Thursday, August 30, 2012

Dawn Reader: Oops! To err is human--but I don't like to be hum...

Read a great blog from Dr. Dan Dyer - former colleague, prolific reader and writer, and ongoing inspiration to countless students and peers:

Dawn Reader: Oops! To err is human--but I don't like to be hum...: I have spent much of my adult life finding and marking mistakes.  For thirty years I taught English to middle-schoolers (and fifteen more...

Tuesday, August 28, 2012

Dorm Duty and Darth Vader

Ah Freshman! Nothing quite like dorm duty in Wood House, the freshman boys dorm.

I am tempted to email freshman teachers and let them know that they are not assigning enough homework.

This is what I say when freshmen start wandering the halls like animals prowling for food.

I ask if they are finished mastering their foreign language, memorizing their bio book, and annotating all the white space in their Rime of the Ancient Mariner... 
Not to mention - have you completed AP multi-variable calculus?
There is always something to study.  

A door bangs, and I hear pounding, "You can't close your door during study hours."
A door opens, and I hear a bag of cellophane snatched.  More pretzels have been stolen.

Math homework is discussed in another room.

A pretzel thief tiptoes across the hall, seeking more salty snacks.

Another freshman strolls slowly down the hall to get a drink, killing time, then detours into a room not his own.  

They move like Obi-Wan-Kenobi in the orginal Star Wars (Episode IV) - where he sneaks around the Death Star.  

They think I don't notice their wandering and stealth strolling about.
I too am a Jedi, feeling the force.
I guess that makes me Darth Vader, roaming the hall; the Man; the bad guy; the faculty master, playing cop.


Freshman don't realize, yet that little goes unnoticed in a dorm, or at a boarding school.  Eyes and ears are everywhere.  It's a wonderful community where everyone (soon) knows everyone.
But everyone knows everything (sooner than later).
People talk, tweet, and text.
So "live with integrity" is not just part of our mission statement, but sage advice to heed.  

At times, we choose our battles, but we hold them accountable.  Admittedly, the homework is easy at the start, but it will pickup and requests for late lights will soon be frequent (and regularly denied to those who wander).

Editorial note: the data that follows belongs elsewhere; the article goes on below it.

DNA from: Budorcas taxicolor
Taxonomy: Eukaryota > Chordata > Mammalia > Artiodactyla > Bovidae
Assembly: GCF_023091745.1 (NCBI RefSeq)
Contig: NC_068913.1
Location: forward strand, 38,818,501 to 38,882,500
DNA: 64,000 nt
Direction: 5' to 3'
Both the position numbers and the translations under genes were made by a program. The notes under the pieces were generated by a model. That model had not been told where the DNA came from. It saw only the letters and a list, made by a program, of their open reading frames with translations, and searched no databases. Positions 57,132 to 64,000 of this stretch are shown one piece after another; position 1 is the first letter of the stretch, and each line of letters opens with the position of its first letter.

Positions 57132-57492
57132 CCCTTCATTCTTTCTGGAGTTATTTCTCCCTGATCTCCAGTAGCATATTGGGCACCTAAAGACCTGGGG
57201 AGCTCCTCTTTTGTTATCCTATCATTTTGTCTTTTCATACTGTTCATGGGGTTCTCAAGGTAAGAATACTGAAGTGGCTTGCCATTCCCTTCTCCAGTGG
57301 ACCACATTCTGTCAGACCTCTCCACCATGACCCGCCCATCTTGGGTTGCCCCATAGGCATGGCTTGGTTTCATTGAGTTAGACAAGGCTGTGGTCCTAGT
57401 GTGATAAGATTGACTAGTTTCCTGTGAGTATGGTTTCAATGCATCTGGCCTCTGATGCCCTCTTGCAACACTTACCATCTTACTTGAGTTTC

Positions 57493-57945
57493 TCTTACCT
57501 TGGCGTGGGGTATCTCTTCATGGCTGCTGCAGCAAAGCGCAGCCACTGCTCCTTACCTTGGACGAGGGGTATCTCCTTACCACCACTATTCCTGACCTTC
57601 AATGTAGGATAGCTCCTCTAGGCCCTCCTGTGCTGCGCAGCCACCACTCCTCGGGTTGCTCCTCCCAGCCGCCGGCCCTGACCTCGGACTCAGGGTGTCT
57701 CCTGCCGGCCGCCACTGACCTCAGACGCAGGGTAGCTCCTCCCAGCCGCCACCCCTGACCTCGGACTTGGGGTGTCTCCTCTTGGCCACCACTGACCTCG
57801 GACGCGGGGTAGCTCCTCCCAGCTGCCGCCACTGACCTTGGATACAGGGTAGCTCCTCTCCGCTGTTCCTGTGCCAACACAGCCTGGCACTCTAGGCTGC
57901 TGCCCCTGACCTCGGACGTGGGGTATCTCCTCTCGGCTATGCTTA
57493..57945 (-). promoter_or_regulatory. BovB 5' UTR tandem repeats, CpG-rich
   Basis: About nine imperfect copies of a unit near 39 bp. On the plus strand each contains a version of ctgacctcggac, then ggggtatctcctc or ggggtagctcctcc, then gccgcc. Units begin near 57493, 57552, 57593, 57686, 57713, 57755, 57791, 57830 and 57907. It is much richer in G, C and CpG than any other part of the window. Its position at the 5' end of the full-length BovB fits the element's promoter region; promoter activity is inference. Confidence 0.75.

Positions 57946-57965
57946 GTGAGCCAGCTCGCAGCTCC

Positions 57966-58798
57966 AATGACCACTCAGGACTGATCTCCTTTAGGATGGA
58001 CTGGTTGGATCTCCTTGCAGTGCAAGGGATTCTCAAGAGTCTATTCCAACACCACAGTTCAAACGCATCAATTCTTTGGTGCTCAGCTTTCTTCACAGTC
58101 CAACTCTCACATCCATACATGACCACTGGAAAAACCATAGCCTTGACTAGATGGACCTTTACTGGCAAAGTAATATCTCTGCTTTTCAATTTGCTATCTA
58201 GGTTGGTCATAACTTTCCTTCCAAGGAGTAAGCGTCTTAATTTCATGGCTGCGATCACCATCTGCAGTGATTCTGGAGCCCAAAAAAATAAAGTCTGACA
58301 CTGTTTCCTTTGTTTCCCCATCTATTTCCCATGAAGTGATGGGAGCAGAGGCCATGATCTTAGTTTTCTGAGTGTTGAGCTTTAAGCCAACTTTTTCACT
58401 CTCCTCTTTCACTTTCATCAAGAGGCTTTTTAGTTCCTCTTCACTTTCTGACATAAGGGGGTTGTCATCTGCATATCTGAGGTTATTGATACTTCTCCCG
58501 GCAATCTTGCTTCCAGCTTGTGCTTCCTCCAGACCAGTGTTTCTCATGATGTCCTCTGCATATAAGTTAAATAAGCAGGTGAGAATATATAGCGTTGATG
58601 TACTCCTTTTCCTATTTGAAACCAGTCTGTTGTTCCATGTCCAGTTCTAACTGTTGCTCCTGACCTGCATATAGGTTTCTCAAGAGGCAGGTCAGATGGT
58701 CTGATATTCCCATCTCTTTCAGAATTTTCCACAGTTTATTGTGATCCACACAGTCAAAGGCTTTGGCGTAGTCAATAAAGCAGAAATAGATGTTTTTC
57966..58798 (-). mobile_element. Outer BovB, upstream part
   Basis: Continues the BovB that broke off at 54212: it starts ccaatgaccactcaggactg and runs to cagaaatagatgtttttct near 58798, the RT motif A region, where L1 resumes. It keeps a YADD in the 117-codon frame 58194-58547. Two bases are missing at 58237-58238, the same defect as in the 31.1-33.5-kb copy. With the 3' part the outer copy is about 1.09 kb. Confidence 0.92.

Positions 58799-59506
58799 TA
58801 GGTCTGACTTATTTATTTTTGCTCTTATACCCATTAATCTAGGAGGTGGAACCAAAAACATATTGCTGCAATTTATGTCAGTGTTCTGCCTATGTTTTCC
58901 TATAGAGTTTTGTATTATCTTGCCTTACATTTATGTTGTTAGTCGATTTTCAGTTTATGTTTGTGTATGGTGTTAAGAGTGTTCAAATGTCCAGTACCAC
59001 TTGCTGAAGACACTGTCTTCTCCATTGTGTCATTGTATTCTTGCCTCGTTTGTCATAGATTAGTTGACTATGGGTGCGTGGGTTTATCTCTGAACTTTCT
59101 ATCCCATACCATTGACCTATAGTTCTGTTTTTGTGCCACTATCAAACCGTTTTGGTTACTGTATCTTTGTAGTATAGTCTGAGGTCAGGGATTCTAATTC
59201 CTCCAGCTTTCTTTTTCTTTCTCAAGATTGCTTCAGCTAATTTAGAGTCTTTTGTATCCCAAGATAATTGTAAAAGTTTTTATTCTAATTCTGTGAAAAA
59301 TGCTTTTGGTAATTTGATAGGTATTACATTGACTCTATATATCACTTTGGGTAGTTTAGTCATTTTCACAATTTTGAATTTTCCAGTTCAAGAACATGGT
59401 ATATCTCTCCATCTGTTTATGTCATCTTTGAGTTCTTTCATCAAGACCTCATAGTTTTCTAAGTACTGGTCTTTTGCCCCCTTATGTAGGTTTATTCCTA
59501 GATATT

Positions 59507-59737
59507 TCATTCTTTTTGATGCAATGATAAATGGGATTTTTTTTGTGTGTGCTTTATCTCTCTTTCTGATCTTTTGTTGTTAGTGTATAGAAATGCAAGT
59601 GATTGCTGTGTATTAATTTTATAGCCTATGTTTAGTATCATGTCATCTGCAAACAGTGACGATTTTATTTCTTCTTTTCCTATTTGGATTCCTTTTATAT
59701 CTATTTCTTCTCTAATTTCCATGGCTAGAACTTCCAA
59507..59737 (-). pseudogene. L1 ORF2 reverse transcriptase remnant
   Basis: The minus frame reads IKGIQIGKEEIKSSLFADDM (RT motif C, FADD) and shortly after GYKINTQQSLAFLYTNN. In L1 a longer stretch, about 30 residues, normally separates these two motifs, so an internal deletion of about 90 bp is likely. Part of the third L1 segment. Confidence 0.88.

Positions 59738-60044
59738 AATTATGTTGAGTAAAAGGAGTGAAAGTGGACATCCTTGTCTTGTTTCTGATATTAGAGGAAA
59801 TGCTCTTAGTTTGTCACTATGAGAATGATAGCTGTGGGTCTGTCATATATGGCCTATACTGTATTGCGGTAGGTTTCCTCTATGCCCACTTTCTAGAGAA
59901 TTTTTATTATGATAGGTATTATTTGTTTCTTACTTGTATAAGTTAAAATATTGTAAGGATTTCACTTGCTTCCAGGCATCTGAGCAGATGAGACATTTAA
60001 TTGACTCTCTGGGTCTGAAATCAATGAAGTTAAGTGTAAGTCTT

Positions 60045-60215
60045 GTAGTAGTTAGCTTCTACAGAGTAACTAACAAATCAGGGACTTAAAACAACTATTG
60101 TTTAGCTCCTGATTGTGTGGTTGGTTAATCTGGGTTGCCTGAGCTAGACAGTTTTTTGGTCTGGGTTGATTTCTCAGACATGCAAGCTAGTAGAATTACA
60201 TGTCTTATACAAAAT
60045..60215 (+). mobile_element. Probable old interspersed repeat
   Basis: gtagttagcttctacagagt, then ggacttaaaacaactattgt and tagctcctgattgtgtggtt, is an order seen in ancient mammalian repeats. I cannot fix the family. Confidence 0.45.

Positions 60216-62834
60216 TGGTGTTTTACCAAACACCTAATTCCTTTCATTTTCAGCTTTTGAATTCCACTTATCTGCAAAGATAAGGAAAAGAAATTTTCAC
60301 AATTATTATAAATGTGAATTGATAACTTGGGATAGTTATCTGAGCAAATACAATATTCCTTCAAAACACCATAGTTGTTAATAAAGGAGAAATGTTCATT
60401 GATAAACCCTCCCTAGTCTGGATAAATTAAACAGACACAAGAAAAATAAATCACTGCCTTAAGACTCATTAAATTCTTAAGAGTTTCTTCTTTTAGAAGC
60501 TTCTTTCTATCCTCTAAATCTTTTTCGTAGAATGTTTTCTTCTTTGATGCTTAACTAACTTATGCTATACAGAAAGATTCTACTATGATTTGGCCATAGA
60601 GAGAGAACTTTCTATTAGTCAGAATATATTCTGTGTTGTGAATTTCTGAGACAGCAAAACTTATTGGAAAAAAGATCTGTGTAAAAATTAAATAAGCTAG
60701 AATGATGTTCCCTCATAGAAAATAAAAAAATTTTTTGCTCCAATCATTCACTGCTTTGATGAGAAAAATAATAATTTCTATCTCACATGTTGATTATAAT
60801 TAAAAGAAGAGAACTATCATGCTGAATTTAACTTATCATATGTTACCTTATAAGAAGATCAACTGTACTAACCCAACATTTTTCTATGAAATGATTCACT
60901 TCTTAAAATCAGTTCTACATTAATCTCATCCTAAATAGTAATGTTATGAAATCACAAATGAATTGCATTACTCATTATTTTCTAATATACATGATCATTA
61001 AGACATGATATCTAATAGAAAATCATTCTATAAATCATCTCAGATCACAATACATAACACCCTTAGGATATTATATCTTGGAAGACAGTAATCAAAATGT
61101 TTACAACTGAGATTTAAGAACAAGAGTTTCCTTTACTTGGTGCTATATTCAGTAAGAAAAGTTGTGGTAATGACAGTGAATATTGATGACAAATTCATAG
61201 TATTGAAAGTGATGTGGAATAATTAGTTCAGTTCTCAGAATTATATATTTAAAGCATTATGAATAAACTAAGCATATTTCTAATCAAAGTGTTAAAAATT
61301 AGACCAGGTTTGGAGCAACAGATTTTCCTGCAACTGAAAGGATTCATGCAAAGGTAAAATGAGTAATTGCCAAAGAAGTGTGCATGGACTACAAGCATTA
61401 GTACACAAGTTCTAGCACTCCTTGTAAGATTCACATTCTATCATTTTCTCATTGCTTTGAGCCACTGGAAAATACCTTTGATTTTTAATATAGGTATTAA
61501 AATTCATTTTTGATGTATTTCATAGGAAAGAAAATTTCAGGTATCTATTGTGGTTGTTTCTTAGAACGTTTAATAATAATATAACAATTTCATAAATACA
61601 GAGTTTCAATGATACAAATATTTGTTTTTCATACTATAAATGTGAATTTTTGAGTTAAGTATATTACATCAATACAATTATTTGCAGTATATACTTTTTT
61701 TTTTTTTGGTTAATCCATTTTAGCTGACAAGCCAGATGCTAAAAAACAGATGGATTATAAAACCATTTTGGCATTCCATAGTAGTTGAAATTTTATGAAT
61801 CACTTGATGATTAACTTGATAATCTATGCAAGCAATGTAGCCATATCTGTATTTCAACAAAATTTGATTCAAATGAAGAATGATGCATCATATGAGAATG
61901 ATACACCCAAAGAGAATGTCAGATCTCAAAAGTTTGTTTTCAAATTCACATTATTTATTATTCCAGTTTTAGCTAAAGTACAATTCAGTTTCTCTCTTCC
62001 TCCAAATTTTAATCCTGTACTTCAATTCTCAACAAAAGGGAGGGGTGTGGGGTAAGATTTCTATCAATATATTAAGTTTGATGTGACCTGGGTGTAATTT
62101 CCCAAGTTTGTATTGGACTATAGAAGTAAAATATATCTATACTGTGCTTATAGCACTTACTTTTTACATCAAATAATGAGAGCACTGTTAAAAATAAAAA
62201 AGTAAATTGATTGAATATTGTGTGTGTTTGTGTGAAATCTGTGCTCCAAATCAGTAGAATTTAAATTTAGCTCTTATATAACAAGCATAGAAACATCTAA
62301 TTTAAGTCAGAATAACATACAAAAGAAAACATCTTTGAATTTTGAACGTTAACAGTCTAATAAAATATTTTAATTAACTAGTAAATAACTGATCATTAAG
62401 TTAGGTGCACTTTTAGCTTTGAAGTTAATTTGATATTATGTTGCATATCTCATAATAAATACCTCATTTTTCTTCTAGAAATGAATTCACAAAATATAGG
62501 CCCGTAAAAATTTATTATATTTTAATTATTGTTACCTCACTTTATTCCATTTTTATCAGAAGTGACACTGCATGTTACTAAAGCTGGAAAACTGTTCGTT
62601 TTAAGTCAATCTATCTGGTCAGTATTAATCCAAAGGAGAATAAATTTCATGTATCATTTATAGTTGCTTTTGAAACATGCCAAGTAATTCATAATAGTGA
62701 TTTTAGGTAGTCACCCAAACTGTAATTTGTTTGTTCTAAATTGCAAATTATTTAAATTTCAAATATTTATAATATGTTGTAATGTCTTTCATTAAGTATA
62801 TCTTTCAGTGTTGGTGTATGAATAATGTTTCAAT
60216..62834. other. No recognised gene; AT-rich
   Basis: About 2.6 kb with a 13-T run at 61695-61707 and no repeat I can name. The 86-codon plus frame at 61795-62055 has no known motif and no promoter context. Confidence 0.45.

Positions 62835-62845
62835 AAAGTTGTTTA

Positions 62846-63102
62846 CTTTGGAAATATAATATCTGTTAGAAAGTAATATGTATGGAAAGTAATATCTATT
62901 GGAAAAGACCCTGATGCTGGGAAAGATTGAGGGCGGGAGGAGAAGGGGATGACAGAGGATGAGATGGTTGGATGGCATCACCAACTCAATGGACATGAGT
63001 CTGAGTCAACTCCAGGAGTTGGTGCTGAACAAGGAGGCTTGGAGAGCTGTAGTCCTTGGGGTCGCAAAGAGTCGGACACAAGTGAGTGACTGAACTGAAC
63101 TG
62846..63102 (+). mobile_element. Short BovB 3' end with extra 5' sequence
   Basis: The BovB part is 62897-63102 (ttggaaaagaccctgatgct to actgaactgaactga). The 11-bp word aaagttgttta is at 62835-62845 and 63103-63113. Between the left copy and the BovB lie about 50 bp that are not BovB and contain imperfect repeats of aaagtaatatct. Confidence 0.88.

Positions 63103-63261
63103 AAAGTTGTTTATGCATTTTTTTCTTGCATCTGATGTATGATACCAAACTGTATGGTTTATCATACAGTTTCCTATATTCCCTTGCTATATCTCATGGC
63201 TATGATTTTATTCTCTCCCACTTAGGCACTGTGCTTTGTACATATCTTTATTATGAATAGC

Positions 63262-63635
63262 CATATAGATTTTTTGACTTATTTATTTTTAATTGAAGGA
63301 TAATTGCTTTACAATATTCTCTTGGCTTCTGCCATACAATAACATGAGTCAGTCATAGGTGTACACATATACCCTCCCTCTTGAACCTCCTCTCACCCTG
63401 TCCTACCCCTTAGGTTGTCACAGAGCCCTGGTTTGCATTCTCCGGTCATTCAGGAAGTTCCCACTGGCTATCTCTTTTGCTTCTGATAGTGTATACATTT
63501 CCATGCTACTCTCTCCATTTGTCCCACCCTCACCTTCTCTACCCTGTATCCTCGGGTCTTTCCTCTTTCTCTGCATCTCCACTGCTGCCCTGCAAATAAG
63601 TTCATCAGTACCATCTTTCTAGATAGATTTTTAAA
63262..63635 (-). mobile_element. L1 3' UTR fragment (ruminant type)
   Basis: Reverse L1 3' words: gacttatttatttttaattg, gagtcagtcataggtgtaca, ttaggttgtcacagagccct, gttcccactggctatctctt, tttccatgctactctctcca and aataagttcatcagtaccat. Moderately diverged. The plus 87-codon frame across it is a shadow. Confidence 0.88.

At 9:45 at the end of study hours, we allow them to have their cellphones - we collect them at 745 when study hours begin.  Two hours without tweets and texts - no notifications vibrating and beeping.   A freshman literally dances and moonwalks down the hall - the joy - the reunion of boy and iPhone.

I notice another wanderer; so I talk with him - a catechism of sorts: questions about his homework in each subject.

A boy down the hall sings a rap song from memory, but can't remember his homework assignments.  A paradigm shift is in order.  I must go.  The music grows louder.

Good night. Duty calls. 

Wednesday, August 22, 2012

Teaching (and writing about) the Poet's Life

A new school year is upon us, and it's time to write again.  The summer months passed far too quickly and my fingers never quite found these keys.  I pecked out emails on my iPhone, but I confess it was a summer of action and travel.  Now I write and reflect.

This fall I am teaching a senior English elective on "The Poet's Life". We will read delve deep into a handful of poets while sharing favorite poems and poets, finding new favorites in the process.  We will follow the advice of Elizabeth Bishop to an aspiring poet circa 1960:

Read a lot of poetry - all the time... Read Campion, Herbert, Pope, Tennyson, Coleridge - anything at all almost that's any good, from the past - until you find out what you really like, by yourself.  Even if you try to imitate it exactly - it will come out quite different.  Then the great poets of our century - Marianne Moore, Auden, Wallace Stevens - and not just 2 or 3 poems, each in anthologies - read ALL of somebody.  

So we began the course with summer reading, Jay Parini's biography of Robert Frost: A Life.  Parini spoke on Brian Lamb's Booknotes on C-SPAN in 1999.  Frost was onsidered the most celebrated American poet from his rise to fame in 1915 to his death in 1963; Parini spent twenty five years researching this biography.  In 2008, Parini taught two teen vandals from Ripton, VT more than a few things about Frost and poetry.

Now, we will read more Frost poems.  We will listen to Frost recordings.  We will watch video ("Stopping by Woods on a Snowy Evening") of him too.  We will take a closer look at "The Road Not Taken" and see if we can find a deeper understanding of the work by knowing the man.  We will also memorize a favorite Frost poem.  We will also create each create a Prezi presentation of one Frost poem.

We will also compare Frost to:
Wallace Stevens - Thirteen Ways of Looking at a Blackbird
Marianne Moore - Poetry

We will also post to a class blog. Check out my first post: http://whypoetrymatters.blogspot.com/